While at PAX East last month, I visited the Haunted Temple booth and got a taste of their new strategy game, Skulls of the Shogun. They were showing off both multi-player and single-player at the show, but I only tried out multi-player. Although I remembered rumblings about Skulls of the Shogun from previous conventions, this was my first experience playing it myself.
Skulls of the Shogun boasts a playful art style and theme that sticks in your mind long after you drop the controller. All of the starting troops, from soldiers to generals, are skeletons dressed in different types of Samurai-style attire. Summoned troops, such as magicians, don't adhere to this skeleton precedent, but they never look out of place amongst their undead cohorts. The whole game has a cartoony, almost comical style that makes the fantastical elements of the gameplay appear natural. It gives the game a unique look that feels instantly memorable but not overwhelming.
My multi-player mission was simple enough: Kill the other team's general to obtain victory. Of course, that means I have to keep my own general safe to avoid utter defeat. To accomplish this, each team has a handful of beginner units and, through map control, are able to enlist more units as the match plays out. We started off with soldiers and archers, but we both quickly captured points that allowed us to summon more powerful healers, magicians, and other units. The setup feels ripe for advanced strategies; strategies I was unable to cook up on-the-fly during my match.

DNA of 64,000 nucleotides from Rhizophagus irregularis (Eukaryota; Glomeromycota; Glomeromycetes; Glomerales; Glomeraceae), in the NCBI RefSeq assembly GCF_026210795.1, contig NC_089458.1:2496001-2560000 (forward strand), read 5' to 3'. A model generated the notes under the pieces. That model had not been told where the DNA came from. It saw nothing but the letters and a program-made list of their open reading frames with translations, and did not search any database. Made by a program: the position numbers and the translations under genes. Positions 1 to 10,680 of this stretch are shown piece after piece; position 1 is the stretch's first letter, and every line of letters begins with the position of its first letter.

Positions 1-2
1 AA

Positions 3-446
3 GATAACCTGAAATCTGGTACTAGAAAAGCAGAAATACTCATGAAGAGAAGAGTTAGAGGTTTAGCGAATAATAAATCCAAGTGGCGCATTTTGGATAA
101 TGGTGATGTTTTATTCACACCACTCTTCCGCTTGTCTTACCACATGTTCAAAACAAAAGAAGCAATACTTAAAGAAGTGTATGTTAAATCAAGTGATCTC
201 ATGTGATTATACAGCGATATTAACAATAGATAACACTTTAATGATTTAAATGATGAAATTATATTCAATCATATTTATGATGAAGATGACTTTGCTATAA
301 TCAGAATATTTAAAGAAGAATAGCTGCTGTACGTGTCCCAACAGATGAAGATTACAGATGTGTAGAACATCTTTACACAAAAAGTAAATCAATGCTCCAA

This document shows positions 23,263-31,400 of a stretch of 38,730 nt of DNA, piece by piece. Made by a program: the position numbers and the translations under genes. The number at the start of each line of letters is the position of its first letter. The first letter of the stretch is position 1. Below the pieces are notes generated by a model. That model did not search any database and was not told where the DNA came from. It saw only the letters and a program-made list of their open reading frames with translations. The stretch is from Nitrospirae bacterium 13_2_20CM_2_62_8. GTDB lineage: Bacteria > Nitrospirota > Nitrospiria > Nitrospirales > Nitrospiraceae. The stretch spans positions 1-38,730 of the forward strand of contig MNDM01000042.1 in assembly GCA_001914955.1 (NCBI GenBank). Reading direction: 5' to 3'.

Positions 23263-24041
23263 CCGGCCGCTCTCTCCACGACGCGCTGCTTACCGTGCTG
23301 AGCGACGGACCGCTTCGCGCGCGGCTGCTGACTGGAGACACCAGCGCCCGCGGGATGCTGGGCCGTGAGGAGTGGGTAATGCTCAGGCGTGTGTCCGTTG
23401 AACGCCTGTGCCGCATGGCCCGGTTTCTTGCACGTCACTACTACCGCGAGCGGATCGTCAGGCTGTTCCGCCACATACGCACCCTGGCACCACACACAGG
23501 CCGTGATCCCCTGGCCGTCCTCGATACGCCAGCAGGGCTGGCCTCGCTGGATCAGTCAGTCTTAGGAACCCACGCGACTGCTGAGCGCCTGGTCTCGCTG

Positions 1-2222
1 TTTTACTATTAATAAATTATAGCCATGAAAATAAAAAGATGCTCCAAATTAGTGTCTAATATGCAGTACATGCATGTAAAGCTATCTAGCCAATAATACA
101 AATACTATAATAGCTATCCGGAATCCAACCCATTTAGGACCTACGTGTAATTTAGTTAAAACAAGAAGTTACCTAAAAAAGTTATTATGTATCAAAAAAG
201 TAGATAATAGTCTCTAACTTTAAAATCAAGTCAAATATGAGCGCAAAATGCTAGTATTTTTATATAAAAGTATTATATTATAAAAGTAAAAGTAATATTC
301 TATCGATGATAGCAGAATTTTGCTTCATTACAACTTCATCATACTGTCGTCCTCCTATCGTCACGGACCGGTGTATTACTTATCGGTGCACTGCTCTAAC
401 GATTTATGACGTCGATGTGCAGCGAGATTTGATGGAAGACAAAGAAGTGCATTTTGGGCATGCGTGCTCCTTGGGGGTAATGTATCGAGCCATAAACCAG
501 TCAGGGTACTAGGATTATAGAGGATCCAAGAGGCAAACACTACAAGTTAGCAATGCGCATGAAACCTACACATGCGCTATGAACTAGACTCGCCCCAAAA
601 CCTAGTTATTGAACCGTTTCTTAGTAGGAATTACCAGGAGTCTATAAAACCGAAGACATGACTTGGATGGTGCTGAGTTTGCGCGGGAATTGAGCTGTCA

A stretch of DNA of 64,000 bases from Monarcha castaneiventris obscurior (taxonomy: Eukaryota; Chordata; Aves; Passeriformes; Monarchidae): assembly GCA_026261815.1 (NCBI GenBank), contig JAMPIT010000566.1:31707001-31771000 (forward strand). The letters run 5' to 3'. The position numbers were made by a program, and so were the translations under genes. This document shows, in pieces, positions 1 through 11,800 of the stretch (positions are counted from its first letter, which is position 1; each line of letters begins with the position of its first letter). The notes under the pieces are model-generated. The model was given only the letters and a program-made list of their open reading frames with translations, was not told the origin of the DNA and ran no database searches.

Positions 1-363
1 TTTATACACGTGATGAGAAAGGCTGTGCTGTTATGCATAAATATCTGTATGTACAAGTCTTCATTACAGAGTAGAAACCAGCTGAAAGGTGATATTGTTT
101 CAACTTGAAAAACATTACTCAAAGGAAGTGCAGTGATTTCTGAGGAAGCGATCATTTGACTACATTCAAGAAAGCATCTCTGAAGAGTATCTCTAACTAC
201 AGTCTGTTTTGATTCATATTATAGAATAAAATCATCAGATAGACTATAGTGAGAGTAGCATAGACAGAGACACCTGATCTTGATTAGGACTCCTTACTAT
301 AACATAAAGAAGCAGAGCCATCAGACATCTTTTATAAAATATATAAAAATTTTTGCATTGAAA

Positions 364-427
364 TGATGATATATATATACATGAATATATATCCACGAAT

The troops in Skulls of the Shogun have an insidious solution to powering up beyond enemy lines: Eating enemy skulls. Whenever a character dies, he leaves behind a skull that persists on the battlefield. If a member of the opposing team reaches that soulless skull, they can feast on it for a boost in health and power. The point of no return in my demo arose when my enemy's general choked down my strongest unit's skull. The resulting powered up general was too much for my puny army to handle, and I had to concede defeat.
Beyond being the key to victory, generals have another factor that differentiates them from other units. They begin the skirmish asleep. Why would an army enlist a series of narcoleptic troops? Well, for each round the general remains asleep, he becomes more powerful. I did my best to stay hands off the general until I absolutely needed him to, figuratively, rain fire down on my adversary. Management of your own general's sleep schedule, in addition to ensuring the other generals get minimum rest, seems like an early game move that could pay off in quick victories.
In addition to showing off the current build of Skulls of the Shogun, Jake Kazdal, founder of Haunted Temple Games, was kind enough to give me an interview about how this game came together.
Erich: How would you describe Skulls of the Shogun?
Jake: Skulls of the Shogun is a turn-based strategy game heavily inspired by arcade brawlers. It's very simplified, streamed, and fast-paced. Although it's a strategy game, there's no defined grid and no menu surfing.